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AUSTRALIA: Coasting Schooner

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Australia, formerly named Alma, in the 1900s.Sailing vessels carried freight along the coast of North America from colonial times until World War II. Australia is a shallow-draft schooner of a type that was useful in the coastwise trade and is displayed at Mystic Seaport up on blocks. This exhibit explains the coasting trade and also displays photographs of different types of vessels and cargoes, and the routes they traversed.

The centerboard schooner Australia was built as the Ella Alida in 1862 at Great South Bay, Long Island, New York. She was sold to British interests, renamed Alma, and taken to Nassau in the Bahamas for use as a blockade-runner during the Civil War. With the Southern states fighting for independence, and in need of manufactured goods from Europe, President Abraham Lincoln had imposed a naval blockade to starve the South into submission. But some British and southern merchants made a lucrative business of running munitions and goods through the blockade, returning with valuable cotton. While attempting to run a cargo of rum, salt, and guns in to the small port of Darien, Georgia, the Alma ran aground and was captured by a U.S. Navy warship.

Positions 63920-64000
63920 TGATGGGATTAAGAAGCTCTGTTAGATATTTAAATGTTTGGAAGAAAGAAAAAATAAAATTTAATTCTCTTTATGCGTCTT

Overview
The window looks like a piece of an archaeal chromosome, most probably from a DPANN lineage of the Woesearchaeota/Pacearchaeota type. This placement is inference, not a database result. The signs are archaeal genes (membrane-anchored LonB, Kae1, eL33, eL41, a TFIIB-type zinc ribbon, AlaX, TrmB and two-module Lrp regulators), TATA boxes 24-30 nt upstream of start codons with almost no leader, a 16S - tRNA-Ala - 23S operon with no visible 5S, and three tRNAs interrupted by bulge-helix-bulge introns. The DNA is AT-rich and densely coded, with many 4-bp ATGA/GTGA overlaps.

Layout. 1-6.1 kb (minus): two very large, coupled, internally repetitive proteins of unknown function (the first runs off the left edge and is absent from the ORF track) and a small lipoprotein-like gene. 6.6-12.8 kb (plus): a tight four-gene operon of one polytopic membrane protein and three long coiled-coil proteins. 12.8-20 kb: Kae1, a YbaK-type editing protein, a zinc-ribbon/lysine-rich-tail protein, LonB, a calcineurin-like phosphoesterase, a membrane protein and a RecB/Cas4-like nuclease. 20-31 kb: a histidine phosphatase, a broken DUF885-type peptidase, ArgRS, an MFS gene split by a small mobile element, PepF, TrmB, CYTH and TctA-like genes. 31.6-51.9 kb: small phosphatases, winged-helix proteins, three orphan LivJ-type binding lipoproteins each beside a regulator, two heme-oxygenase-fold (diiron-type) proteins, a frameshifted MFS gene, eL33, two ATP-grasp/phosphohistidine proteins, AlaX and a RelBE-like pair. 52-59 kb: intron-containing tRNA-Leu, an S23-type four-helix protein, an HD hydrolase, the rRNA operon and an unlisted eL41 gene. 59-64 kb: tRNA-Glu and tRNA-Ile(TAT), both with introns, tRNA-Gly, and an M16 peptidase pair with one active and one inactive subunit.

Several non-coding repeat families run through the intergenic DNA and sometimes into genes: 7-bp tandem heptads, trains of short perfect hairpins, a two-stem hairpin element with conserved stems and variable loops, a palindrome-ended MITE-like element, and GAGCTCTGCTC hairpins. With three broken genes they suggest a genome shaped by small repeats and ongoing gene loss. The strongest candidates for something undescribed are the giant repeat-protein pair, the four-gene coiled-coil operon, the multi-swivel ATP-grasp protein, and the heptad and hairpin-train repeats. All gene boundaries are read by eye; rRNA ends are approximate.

The little schooner was then sold at auction, renamed Australia, and became a coaster in Chesapeake Bay. For more than 60 years she sailed the Bay as a typical small coasting schooner, carrying everything form shellfish to grain and produce. At some point her hull was lengthened 10 feet.

Australia Arrives at Mystic Seaport

Walk through Australia's bones!The 70-foot, two-masted vessel spent her last years in Chesapeake Bay as a yacht for the duPont family. The family donated her to Mystic Seaport in 1951 for use as a sail education vessel. For 10 years she was used as a dormitory in the Museum’s sail training program. In 1961 she was hauled out for restoration, but the decay was too extensive to make rebuilding worthwhile. The Museum  decided to preserve Australia as an exhibit of ship construction. Today you can walk through and around this beached vessel, examining her “bones” as you might examine a skeleton.